Measuring the economic and societal value of reliability/resilience investments: case studies of islanded communities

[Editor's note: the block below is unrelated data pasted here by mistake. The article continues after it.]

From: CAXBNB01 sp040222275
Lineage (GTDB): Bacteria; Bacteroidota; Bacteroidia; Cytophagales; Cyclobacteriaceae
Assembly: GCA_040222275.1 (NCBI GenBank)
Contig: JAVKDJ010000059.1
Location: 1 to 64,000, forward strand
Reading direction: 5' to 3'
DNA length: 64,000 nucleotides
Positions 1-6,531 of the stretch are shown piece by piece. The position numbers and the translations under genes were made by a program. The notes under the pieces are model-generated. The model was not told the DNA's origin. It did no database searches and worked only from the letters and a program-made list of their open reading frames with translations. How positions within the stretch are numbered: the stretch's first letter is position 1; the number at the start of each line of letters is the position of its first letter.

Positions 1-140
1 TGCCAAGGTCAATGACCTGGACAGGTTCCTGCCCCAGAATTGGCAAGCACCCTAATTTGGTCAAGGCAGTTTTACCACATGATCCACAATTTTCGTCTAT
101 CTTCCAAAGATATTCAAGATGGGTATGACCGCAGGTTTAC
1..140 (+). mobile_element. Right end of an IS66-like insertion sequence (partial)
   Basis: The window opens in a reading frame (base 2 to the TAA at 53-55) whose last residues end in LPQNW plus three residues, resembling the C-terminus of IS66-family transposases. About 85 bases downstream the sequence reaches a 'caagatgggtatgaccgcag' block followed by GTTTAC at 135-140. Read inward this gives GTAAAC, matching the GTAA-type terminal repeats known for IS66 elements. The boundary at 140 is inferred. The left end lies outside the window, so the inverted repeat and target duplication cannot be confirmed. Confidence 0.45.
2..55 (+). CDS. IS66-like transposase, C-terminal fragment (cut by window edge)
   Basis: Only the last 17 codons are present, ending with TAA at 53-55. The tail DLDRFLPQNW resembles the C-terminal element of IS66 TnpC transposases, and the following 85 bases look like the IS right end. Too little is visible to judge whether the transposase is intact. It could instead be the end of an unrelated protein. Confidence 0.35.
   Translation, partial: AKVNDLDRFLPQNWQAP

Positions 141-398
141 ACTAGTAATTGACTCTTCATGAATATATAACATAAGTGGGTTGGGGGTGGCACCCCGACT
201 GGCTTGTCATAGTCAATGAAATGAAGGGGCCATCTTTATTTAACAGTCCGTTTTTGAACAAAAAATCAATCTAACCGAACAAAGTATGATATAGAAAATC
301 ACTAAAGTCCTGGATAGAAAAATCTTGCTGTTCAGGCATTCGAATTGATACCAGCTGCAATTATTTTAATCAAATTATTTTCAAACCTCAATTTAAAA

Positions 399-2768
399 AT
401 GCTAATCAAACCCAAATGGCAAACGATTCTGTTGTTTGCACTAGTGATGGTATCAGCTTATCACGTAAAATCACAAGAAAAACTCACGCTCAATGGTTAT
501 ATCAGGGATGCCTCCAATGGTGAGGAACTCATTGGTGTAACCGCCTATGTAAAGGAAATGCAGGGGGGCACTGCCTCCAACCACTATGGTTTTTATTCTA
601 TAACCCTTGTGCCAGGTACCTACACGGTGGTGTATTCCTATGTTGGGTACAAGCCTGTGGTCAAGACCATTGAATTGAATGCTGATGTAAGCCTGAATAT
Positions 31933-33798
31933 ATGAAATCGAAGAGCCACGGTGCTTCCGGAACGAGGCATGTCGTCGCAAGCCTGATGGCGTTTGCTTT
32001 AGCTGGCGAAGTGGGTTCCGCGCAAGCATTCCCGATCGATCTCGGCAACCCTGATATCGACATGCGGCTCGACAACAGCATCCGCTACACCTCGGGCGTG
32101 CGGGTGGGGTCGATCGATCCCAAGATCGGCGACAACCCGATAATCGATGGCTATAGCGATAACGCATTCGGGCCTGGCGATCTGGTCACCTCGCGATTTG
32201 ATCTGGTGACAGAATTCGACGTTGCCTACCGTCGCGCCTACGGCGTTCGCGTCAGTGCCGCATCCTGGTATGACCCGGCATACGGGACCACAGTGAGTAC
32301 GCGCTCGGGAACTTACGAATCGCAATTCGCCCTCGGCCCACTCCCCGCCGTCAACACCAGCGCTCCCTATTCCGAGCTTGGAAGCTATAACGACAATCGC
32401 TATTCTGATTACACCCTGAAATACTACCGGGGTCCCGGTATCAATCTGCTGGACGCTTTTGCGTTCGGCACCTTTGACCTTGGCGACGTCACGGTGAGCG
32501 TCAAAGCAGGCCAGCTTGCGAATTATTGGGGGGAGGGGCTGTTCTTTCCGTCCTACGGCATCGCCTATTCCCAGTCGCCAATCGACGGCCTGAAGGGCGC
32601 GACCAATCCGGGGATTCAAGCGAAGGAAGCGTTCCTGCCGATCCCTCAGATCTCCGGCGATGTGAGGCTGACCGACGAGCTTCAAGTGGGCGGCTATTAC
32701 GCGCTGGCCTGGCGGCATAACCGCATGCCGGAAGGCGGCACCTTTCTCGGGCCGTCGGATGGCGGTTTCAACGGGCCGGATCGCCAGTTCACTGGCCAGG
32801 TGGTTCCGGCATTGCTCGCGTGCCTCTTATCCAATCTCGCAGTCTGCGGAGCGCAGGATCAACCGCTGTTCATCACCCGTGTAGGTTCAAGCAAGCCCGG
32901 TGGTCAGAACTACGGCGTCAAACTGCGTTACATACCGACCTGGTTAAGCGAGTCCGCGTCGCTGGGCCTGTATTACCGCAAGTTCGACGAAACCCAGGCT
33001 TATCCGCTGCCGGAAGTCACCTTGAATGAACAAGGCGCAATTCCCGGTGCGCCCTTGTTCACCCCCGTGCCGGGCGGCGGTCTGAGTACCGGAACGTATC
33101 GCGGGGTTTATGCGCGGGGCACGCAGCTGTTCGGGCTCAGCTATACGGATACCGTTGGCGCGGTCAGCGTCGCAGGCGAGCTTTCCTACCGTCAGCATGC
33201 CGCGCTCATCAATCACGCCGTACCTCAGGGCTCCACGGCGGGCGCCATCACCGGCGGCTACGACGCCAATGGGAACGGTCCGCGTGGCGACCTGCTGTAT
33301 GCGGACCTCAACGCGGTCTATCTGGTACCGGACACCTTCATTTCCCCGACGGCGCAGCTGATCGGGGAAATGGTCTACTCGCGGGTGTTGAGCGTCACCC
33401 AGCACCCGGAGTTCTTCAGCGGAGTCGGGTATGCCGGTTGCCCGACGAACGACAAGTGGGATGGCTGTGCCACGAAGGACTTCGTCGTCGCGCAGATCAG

Large-scale disasters have exposed vulnerabilities in energy systems and interdependent infrastructure, underscoring the importance of proactively mitigating risks to critical infrastructure. This paper focuses on strengthening power system planning by incorporating the costs associated with prolonged and extensive power interruptions to bolster resilience. To achieve this, duration-dependent customer damage functions are developed, capturing the direct, indirect, and societal impacts of power interruptions, ranging from short, localized events to widespread and long-duration ones. The research methodology is applied to three islanded communities facing substantial resilience challenges with limited data availability. Three customer interruption cost surveys are conducted with local electricity customers, yielding valuable insights into duration-dependent customer damage functions for direct, indirect, and monetizable societal costs. Significantly, the power interruption cost estimates derived from these functions vary considerably from those in the contiguous U.S. and even between the different islanded communities, reflecting their distinct hazard profiles and geographical characteristics. In conclusion, this study demonstrates the potential of duration-dependent customer damage functions to enhance power system resilience. It also identifies several areas for further research, paving the way for a more robust and resilient power infrastructure.